The Institutional Church

Alan Hirsch on the institutional church from Scott McKnight’s Jesus Creed Blog:

“Not to mention the fact that true to the prophetic tradition in the Scriptures, Jesus himself seemed to have real problems with it [intuitional religion]. Jacques Ellul calls the movement that Jesus started ‘anti-religion’ because it debunks all that we normally institute to mediate the knowledge of God. See my post on this

“As for the terminology of ‘command and control’ actually this is taken from the language of management theory itself. Particularly military models of leadership and structure. But in applying it to the church I find that it actually is the way we tend to operate. I hate to say it, but history shows that we can be serious control freaks!”

And he goes on to say:

“The problem that Jesus’ message presents to the institution is precisely the fact that God cannot be mediated in this way. The Way of Jesus opens up the God-relationship to anyone who will enter, and in the case of Jesus it was all the ‘wrong’ people who were now entering in while the ‘right’ people were being left out! And it was this that so offended the religious dudes of the time because they rightly intuited the fall of their entire system in the words, life, and actions of Jesus. He was a threat, make no mistake. And he still is to all systems who attempt to construct a religion.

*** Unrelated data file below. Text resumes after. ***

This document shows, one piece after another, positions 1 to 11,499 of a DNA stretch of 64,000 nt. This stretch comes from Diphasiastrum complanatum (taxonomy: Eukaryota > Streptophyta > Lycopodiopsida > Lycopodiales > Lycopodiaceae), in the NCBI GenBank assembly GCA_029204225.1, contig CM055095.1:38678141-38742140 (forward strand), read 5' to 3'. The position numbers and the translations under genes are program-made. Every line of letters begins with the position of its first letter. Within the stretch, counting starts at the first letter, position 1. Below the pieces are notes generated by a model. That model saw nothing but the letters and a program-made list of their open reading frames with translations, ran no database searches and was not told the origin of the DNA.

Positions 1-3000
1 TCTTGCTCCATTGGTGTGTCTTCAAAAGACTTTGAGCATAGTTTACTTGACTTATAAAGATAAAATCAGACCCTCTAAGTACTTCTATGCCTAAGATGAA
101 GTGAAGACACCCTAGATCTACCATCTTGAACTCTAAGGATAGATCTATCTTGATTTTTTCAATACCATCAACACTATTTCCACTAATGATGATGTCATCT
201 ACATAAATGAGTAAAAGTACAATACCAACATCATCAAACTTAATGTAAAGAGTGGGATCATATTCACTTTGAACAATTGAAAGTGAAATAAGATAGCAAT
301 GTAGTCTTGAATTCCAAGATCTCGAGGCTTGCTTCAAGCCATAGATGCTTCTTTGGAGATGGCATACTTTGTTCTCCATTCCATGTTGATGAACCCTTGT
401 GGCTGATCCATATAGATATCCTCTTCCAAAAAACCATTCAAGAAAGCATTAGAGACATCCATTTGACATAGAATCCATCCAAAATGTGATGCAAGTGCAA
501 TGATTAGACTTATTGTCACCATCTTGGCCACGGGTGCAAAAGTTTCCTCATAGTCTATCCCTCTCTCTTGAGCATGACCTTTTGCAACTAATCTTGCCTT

I seriously entourage you to read Jacques Ellul’s The Subversion of Christianity on this.”

In a latter comment Hirsch clarifies that he is not anti-structure or anti-leadership, but he does redefine both in order to move away from the military/CEO model that readily becomes our default.

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3 thoughts on “The Institutional Church

  1. ed Post author

    How true Alan. Even as a part of a home church I still have a hard time conceiving of another kind of church without the top down leadership.

    I think is a good example of how one pastor is modeling a more interactive way of forming theology and leading from within the pack.

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